[1989] Born on the Fourth of July

born_on_the_4th_of_julyFearful and fearless are not opposites but complements. One cannot become fearless without first acknowledging that fear exists and that fear persists within the unknown. This is true for all humans, and probably most animals, and is the reason we learn and why the calmest among us continue to learn. But the fear never goes away. Knowledge helps us internalize it and experience help us externalize it. Ron Kovic, the man, shares his experience (with Oliver Stone’s help) in Born on the Fourth of July and crafts a powerful anti-war story that Ron Kovic, the character, shows us. We are supposed to relate to him. Kovic experienced these feelings in reverse. For so many, fear is the catalyst for progress.

Born on the Fourth of July is about gradual, perplexing human disillusionment. The wide-eyed boy the audience meets in the film’s first act is brash and brave, without any real reason for doing so, except for a blind faith in Country and in Institution. Halfway through, when Kovic begins to see things through the lens of war, where Country is a construct and Institution does not play proxy for stability. Still, Kovic plays the part well. Perhaps he still believes that Vietnam was his destiny or that he was right to play his part. Toward the film’s end, Kovic devolves into a version of himself and no longer has an interest in pretending to love Country or his role in it; it happens over a few years for Kovic and just a few hours for Stone’s audience.  Perhaps Kovic was afraid to admit defeat. More likely he was afraid to admit that he was wrong.  Continue reading “[1989] Born on the Fourth of July”

[1978] Midnight Express

With the sound switched off cinema becomes a visceral and visual experience. Without audio clues to connect readers to narrative, a film becomes unhinged; and yet without visuals, an aural experience treats a reader to an era bygone when radio transmissions told history and the wondrous human brain filled in the appropriate imagery. It was a familial experience but a deeply personal one as well: only the individual reader can ever know the deep hues of dusk or staccato contours of landscape. It will vary from person to person but the amorphous nature of memory renders sharing this experience subjective, wrong, and boring. Knowingly watching a movie with the sound off is bizarre in a different way. This method allows for shared experiences; families huddled around a coffee table talking over the television as if it were furniture; waiting rooms with broken speakers; a neighbor’s airplane seat. If the reader has seen the film before, her memory will fill in gaps with enough internal dialogue to render the experience manageable or pleasant, even. It can be a new head for an old hat.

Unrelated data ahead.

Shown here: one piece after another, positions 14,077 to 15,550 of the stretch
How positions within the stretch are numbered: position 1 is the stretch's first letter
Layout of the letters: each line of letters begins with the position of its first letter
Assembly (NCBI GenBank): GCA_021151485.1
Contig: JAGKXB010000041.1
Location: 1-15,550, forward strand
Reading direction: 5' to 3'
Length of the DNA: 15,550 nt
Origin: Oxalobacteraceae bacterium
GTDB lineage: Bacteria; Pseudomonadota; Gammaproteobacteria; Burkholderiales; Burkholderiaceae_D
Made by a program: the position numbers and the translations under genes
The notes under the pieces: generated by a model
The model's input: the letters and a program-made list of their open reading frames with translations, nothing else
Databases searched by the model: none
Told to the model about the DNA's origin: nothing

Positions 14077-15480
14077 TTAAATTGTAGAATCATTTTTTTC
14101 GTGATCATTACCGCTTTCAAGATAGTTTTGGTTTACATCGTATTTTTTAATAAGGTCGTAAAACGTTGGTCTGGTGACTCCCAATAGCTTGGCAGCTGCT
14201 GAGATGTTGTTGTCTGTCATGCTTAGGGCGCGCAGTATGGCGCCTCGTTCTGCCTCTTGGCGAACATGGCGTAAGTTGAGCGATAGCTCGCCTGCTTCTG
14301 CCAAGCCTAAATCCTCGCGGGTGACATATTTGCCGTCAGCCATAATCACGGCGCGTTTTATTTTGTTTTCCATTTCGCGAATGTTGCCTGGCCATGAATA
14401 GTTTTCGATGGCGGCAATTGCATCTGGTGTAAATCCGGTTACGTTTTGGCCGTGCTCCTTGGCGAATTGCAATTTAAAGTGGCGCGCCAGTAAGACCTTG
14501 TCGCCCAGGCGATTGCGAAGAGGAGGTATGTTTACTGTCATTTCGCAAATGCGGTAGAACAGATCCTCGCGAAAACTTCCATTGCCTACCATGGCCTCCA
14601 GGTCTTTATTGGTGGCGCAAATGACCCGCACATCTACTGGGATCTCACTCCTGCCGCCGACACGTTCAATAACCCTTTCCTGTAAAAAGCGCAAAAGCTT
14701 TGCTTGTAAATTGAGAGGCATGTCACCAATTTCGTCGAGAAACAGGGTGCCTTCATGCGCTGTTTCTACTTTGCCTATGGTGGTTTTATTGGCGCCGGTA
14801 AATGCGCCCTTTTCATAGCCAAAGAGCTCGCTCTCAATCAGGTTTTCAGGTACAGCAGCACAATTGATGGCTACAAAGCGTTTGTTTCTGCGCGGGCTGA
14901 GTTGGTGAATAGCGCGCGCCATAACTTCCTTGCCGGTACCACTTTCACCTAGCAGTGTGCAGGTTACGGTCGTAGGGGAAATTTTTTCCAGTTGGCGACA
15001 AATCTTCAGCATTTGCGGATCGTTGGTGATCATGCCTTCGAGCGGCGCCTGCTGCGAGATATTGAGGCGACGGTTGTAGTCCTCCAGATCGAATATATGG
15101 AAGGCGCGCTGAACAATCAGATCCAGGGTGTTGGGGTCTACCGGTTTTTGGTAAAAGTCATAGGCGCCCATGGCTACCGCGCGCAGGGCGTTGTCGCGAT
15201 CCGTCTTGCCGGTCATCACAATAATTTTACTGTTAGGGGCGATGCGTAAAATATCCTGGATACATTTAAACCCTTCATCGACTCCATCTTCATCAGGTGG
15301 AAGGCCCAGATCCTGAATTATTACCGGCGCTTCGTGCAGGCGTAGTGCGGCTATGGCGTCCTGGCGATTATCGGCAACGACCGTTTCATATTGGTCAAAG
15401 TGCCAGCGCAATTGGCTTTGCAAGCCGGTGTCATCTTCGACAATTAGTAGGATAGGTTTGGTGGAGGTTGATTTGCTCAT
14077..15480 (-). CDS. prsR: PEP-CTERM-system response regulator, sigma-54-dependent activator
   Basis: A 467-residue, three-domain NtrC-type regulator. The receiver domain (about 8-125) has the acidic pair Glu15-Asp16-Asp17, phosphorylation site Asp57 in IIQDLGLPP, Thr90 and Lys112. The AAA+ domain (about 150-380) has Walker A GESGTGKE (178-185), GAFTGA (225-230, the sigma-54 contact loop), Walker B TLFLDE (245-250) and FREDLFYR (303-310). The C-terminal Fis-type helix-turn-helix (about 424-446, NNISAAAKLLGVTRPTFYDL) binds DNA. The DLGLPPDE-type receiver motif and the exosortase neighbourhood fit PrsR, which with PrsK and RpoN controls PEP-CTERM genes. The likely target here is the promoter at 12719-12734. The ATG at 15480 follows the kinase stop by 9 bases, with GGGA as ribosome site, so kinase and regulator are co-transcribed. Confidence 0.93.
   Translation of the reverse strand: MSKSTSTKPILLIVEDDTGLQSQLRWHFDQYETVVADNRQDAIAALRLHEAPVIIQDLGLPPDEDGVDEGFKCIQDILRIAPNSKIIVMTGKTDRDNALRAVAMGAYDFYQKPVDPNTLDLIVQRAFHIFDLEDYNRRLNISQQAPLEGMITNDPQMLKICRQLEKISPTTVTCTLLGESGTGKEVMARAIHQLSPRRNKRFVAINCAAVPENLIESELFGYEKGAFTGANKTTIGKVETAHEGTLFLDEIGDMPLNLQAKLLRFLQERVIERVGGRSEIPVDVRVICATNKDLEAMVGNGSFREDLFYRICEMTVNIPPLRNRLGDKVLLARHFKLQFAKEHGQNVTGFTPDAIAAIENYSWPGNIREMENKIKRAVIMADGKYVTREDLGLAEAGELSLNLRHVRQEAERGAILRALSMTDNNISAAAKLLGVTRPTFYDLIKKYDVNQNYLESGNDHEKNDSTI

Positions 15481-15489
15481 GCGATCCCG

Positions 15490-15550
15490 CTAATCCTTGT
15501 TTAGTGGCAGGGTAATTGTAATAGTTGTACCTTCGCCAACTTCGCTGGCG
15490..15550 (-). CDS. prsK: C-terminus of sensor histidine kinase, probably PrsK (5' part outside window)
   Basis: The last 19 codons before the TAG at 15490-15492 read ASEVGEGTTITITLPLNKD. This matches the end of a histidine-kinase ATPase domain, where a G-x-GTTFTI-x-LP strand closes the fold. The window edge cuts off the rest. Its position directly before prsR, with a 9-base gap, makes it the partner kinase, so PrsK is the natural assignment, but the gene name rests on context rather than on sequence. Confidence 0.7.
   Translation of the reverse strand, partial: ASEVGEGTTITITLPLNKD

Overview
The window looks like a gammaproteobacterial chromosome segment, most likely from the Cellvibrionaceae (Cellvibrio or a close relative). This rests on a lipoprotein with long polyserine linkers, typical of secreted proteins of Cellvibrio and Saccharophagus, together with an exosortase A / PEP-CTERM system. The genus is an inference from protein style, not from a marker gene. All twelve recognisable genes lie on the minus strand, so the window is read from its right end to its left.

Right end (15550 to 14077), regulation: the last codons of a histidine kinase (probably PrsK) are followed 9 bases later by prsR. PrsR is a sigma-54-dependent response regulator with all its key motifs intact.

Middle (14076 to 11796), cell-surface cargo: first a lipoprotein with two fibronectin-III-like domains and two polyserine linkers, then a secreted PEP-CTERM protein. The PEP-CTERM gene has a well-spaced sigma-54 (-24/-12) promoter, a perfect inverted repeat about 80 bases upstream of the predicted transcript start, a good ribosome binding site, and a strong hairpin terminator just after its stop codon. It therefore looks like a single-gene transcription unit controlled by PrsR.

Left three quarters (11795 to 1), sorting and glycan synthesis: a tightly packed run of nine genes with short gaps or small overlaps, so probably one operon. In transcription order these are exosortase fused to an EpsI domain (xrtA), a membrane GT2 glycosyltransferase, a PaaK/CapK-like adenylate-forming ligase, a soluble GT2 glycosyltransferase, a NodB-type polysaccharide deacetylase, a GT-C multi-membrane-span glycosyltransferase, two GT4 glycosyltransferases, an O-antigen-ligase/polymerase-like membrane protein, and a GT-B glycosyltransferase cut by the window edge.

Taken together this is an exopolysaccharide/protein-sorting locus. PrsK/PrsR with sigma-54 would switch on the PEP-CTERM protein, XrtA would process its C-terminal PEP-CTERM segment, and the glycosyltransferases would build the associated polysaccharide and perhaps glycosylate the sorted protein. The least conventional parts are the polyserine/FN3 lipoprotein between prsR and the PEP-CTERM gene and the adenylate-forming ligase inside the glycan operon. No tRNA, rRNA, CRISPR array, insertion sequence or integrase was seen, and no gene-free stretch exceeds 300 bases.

Midnight Express offers an experience situated somewhere in the middle. The visual is full and common to the reader, but the language is intermittent: Midnight Express is written in English but set in Turkish for all intents and purposes. A reader will learn facts and frames of mind from the language spoken among native English speakers (assuming that the reader’s native or learned tongue is English!), but the sparseness among the Turkish manifests in uncanny glares and pure contempt. Later, the team responsible for this movie would apologize for how Midnight Express portrayed native Turkish people – which is telling in embedded globalization that film would have an impact on international relations. This fact surrounds its lore, but the key point, and the middle-driver is that the production team deliberately omitted the Turkish subtitles, and with them the tacit understanding that language is merely a driver for understanding and not the sole purpose of language and meaning ipso facto. Continue reading “[1978] Midnight Express”